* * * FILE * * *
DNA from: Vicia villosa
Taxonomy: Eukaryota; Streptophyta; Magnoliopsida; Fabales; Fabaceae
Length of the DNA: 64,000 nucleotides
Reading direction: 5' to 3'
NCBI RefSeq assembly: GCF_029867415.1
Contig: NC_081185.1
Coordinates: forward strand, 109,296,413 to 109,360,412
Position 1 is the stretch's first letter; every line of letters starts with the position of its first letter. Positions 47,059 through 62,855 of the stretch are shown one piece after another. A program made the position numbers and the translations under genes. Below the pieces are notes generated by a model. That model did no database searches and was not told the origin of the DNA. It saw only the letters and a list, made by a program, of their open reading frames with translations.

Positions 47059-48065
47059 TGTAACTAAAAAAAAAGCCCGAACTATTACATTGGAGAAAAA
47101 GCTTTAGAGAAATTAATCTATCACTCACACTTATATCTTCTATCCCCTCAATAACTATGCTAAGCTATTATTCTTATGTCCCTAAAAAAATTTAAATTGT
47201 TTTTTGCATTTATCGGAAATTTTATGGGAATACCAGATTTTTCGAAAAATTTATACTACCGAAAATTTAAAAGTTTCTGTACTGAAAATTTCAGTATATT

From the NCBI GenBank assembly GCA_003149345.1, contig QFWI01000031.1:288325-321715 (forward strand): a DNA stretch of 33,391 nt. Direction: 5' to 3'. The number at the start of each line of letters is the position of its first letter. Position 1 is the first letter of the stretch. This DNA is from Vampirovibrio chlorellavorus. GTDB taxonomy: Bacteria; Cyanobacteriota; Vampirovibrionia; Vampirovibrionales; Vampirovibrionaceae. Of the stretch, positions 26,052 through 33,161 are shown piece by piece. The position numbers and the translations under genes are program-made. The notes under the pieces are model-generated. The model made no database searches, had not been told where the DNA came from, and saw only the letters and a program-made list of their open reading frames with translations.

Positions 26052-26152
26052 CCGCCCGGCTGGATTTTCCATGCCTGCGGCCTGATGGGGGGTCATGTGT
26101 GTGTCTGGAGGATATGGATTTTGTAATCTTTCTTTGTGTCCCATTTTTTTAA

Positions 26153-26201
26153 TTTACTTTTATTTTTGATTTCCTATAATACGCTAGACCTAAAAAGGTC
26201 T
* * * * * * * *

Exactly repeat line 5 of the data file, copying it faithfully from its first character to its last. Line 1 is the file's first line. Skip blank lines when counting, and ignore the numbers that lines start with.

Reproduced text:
NCBI RefSeq assembly: GCF_029867415.1